Question: What are some tips for memorizing music for competitions, recitals, and auditions?
Answer: Many believe the ability to memorize music is a fixed skill; something they either can or can’t do. I would argue that it is a learned skill, although, arguably, for those who have perfect pitch, the process is much easier. If you are fearful of memorizing or scared to try after a memory slip in performance, begin again with a new work instead of memorizing a piece you already know. Remind yourself that by doing mindful work the brain’s plasticity ensures huge changes over time.
Play from memory from the very first practice session with a new piece. Leave the score on your stand as you work, but turn the music away from you. Don’t read and play at the same time. Start by looking at a phrase without the flute in your hands. Memorize just a few notes, step away from the stand, and then play it without looking at the music. If you begin without the score, soon you will not need it at all. This method reduces your dependency on the written score, cultivates the use of the whole body and natural movement (because you are not drilling the music while staring at the score), and encourages analysis of musical lines in a personal way.
Memorize the piece beginning with the last phrase, then the second to last phrase, and so on. Learning a work from the end and working backwards creates so much more confidence.
Memorize the music with all musical elements in place. Don’t learn notes and rhythm first and add dynamics, character, articulation, and style later. Separating out musical elements will make the learning process longer and the memorizing process less secure. Learning all musical elements at once glues those connections together and solidifies the process in the expressive and emotional part of the brain, which, incidentally, helps you memorize.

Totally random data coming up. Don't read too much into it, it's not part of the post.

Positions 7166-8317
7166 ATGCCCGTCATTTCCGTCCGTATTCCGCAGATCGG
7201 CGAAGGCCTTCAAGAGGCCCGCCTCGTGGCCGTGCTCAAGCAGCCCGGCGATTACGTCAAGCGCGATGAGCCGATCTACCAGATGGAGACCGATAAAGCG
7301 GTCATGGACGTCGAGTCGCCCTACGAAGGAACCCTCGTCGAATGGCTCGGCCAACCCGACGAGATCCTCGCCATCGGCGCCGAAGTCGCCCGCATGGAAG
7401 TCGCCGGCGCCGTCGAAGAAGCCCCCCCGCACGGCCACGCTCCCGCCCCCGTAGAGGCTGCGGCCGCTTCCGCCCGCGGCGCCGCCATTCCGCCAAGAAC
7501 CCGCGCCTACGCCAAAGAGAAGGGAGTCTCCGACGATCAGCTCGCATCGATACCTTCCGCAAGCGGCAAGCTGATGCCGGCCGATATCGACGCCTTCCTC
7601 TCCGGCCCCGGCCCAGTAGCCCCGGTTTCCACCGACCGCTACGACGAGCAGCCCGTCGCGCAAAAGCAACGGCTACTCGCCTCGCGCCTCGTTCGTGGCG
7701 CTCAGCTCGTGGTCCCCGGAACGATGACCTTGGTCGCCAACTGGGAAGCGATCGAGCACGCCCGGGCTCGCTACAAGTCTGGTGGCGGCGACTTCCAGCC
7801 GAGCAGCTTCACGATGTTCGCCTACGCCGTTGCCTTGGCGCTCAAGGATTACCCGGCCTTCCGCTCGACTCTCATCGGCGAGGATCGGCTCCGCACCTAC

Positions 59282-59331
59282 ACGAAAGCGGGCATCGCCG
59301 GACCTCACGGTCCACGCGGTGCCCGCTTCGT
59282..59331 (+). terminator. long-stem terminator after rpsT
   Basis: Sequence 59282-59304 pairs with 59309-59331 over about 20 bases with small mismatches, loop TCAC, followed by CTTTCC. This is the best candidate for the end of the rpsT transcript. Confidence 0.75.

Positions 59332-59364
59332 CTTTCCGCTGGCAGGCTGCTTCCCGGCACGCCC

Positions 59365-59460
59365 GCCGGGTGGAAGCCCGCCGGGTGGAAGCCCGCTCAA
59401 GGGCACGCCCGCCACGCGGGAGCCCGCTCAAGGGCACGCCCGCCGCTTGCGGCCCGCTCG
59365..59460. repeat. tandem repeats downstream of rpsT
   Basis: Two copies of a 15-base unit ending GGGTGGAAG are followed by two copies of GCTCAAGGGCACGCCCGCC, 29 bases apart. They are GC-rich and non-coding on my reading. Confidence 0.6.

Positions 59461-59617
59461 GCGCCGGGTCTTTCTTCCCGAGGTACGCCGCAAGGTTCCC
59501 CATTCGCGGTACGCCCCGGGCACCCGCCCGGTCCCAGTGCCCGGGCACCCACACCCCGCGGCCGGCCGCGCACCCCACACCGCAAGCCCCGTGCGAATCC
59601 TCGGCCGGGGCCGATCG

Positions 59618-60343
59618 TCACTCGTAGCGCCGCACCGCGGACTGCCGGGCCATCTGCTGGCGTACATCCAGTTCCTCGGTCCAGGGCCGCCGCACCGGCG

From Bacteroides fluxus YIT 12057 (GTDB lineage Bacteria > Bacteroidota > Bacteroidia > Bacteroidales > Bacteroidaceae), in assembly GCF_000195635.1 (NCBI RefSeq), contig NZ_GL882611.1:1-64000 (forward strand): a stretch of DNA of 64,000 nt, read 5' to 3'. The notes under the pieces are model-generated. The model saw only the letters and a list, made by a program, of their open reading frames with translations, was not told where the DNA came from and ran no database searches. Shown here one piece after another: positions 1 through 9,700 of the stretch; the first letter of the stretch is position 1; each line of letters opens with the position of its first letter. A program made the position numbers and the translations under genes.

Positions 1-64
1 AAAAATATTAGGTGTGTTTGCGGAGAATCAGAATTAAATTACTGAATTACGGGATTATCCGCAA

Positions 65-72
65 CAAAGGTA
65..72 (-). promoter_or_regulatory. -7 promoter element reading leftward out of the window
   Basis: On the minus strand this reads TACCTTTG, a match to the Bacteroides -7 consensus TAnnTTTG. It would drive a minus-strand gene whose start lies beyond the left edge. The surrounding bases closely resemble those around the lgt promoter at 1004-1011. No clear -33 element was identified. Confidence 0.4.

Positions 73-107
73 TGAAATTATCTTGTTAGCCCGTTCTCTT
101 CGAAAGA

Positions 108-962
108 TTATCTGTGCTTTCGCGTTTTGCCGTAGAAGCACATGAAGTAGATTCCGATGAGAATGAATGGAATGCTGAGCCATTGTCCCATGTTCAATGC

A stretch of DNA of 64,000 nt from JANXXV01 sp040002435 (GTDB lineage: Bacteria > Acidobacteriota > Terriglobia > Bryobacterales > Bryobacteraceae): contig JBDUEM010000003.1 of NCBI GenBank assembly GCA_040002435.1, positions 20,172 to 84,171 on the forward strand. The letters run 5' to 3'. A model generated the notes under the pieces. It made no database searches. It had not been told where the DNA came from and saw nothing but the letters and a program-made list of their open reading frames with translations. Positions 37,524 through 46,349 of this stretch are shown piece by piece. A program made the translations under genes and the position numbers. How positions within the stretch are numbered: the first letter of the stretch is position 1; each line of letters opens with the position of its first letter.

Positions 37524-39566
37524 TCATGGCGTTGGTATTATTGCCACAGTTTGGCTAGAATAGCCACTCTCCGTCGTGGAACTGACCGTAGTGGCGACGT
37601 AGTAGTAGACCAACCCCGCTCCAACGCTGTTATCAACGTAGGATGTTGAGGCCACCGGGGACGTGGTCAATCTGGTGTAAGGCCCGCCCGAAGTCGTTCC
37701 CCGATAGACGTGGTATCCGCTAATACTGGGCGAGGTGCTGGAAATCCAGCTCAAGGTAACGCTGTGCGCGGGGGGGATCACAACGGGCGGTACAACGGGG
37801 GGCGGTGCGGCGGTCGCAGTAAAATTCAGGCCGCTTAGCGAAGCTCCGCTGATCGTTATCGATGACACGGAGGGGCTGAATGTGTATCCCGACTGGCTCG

If you think you know the piece from memory, test yourself by writing it out on a blank piece of manuscript paper. Can you replicate every single articulation and dynamic marking? Are your rests and interludes the correct length?
Sing through the piece without the flute in your hands. Do you know every note, rhythm, and expressive gesture? You will find that your memory is foggy in sections that you just do not know very well. This is a good way to test your knowledge of the piece and clarify difficult passages.
Memorize not just the flute part, but also the piano or orchestral interludes. Play them as if they were in the flute part. Often memory slips happen when one second-guesses an entrance. Know those interludes as well as you do the solo part.
When you memorize sections of a piece at a specific tempo, it can be a struggle to change tempos. This quickly becomes apparent at the first rehearsal of a concerto with an orchestra. Muscle memory can be connected to particular speeds. Gradually slow the tempo as you memorize so you have to rely on other skills to know where you are in the score.
Know what key you are in and what scale degree you are playing. Label each note with a number according to the scale (G, B, and C are 1, 3, and 4 in the key of G Major, for example) and alternate singing the numbers, singing note names, and playing those notes. Then try transposing by using the same numbers beginning on a different note. Playing phrases in different keys means that you are thinking structurally and not just relying on muscle memory. Muscle memory is not reliable enough on its own and should only be used as one element of the memorization process.
Make a game of it. Find a friend who is playing the same piece or who wants to work on their sightreading and have them start and stop at unpredictable places, even mid-phrase, so you can complete the musical thought. You can even play this game on your own by making a copy of the music and cutting up the pages into small phrases. Pick a phrase at random to begin. Do you know where that phrase is in the context of the whole piece? Can you continue from that place? Beginning at unpredictable spots in the score tests your knowledge of the whole piece.
Practice improvising. The more comfortable you are with improvisation, the less derailed you will be if you lose your place while playing from memory. You will be able to improvise your way out of the problem.